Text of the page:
By Wendy Netter Epstein
Most proponents of health justice will tell you that health is a fundamental human right. They will say that there is a moral imperative to eliminate health inequities and to give all people equal opportunity to lead a healthy life. And they will be correct. Health justice as a framework is driven by this narrative — the laudable goals of health equity and social justice.
What you aren’t as likely to hear from health justice advocates, however, is that health justice is economically efficient. To the contrary, most health justice advocates see its framework as an alternative to the markets, efficiency, autonomy, and individual responsibility that are the hallmarks of conservative ideology.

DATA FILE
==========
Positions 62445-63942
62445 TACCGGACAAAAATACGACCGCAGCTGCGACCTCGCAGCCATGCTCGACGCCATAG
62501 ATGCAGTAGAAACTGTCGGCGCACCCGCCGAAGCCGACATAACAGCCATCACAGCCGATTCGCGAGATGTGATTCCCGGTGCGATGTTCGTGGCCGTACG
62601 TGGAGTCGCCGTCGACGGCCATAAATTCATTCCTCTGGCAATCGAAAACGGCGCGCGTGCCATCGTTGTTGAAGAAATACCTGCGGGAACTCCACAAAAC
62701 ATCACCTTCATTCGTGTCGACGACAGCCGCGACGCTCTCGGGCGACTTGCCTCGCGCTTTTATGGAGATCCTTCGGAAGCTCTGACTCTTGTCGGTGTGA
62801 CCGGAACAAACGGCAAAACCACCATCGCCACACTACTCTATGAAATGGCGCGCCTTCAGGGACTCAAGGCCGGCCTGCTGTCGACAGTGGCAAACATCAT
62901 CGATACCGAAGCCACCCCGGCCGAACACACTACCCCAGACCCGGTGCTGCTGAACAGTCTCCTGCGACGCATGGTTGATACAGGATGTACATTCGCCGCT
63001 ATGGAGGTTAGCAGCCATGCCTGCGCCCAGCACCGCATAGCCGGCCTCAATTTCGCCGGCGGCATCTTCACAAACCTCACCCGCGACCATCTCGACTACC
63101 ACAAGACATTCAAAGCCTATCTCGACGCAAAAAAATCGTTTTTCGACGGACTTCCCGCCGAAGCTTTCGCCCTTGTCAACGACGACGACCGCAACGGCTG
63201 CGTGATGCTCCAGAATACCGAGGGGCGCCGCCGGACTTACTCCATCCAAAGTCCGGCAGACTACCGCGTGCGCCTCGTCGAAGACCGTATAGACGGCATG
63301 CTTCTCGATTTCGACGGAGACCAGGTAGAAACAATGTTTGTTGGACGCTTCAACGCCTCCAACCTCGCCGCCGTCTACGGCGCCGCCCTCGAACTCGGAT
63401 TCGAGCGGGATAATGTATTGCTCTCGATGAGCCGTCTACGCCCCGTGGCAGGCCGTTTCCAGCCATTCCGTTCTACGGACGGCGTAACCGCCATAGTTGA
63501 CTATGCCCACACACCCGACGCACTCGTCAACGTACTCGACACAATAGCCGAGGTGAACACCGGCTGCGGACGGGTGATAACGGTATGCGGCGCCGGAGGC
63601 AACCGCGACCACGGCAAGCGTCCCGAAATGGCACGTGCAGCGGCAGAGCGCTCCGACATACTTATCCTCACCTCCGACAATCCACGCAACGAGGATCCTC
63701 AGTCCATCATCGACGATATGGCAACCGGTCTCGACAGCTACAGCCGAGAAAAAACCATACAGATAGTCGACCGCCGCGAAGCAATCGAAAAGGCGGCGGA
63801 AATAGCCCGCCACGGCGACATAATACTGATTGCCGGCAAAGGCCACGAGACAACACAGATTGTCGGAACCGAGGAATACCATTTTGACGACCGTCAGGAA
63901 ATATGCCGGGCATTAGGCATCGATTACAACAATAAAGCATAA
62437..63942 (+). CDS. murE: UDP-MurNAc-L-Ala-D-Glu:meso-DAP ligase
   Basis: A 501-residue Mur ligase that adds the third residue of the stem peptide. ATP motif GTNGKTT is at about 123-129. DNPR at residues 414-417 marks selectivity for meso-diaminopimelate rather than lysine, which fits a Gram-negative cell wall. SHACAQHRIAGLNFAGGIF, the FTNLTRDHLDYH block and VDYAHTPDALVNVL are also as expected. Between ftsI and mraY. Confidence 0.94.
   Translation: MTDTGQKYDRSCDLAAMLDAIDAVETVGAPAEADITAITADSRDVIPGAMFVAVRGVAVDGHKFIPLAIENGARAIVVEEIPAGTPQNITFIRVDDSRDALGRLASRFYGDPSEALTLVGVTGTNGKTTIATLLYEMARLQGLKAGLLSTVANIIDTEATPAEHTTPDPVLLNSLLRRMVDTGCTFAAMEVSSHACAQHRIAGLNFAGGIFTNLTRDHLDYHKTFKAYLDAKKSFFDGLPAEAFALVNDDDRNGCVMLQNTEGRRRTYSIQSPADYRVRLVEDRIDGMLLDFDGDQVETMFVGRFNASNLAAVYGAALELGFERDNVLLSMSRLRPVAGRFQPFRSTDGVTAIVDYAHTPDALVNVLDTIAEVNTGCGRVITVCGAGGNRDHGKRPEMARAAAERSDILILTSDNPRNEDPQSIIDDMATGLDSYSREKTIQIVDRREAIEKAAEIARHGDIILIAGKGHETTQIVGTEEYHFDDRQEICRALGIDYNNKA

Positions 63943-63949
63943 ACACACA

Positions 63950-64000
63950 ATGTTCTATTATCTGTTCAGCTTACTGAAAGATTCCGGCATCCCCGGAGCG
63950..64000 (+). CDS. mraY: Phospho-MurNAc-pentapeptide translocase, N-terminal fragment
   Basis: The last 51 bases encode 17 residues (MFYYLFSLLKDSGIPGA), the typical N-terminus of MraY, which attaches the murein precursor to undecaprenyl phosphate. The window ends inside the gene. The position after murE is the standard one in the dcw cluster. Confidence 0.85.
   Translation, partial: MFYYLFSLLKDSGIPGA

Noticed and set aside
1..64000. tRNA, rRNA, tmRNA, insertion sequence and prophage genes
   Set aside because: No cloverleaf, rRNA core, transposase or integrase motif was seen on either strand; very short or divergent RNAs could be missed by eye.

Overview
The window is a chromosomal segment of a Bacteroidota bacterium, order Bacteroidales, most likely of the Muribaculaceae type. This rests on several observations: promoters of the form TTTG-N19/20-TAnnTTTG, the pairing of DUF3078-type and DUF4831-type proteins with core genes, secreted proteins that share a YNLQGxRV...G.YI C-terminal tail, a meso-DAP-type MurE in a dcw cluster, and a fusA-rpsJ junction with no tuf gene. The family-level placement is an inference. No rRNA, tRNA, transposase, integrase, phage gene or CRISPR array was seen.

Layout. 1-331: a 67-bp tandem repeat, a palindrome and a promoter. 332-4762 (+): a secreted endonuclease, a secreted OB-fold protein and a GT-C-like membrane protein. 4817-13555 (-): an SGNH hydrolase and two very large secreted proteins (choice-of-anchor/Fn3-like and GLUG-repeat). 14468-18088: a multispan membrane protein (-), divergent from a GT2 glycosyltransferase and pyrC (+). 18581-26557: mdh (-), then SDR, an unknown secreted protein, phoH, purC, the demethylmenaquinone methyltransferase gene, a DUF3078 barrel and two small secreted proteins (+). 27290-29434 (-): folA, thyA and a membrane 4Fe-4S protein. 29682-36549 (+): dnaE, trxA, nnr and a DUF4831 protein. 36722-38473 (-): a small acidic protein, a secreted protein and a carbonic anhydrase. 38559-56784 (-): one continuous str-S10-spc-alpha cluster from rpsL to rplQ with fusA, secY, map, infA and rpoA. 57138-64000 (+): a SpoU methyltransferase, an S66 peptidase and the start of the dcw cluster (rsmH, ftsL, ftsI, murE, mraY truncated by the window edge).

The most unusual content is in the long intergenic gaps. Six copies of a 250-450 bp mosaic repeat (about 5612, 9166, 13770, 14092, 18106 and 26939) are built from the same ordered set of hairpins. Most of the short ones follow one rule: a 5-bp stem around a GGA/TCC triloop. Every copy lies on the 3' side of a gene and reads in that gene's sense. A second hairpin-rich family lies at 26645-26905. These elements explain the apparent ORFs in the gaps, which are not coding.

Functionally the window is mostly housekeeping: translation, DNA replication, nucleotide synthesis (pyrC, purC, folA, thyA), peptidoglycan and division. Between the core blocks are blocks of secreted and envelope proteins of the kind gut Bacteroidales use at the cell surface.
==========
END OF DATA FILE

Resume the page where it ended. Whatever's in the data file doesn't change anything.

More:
Yet, there is no question that health inequities are costly to the individuals that bear them, in higher health care expenses, missed days of work, and fewer years lived. There are also significant costs to society — both direct and indirect. According to one analysis, disparities lead to $93 billion in excess medical care costs and $42 billion in lost productivity per year.
Making the economic case for health justice, and noting how it is inextricably linked to the moral case, is crucial. Because not only is the framework bolstered by notions of both fairness and efficiency, but also, as a practical matter, getting legislative and regulatory buy-in to fund initiatives to address health inequities requires making the economic case.
If health inequities could be ameliorated, government health spending and other safety net spending would be drastically reduced, workforce productivity would increase, and even healthy and wealthy Americans — who are the most likely to oppose the health justice framework — would benefit.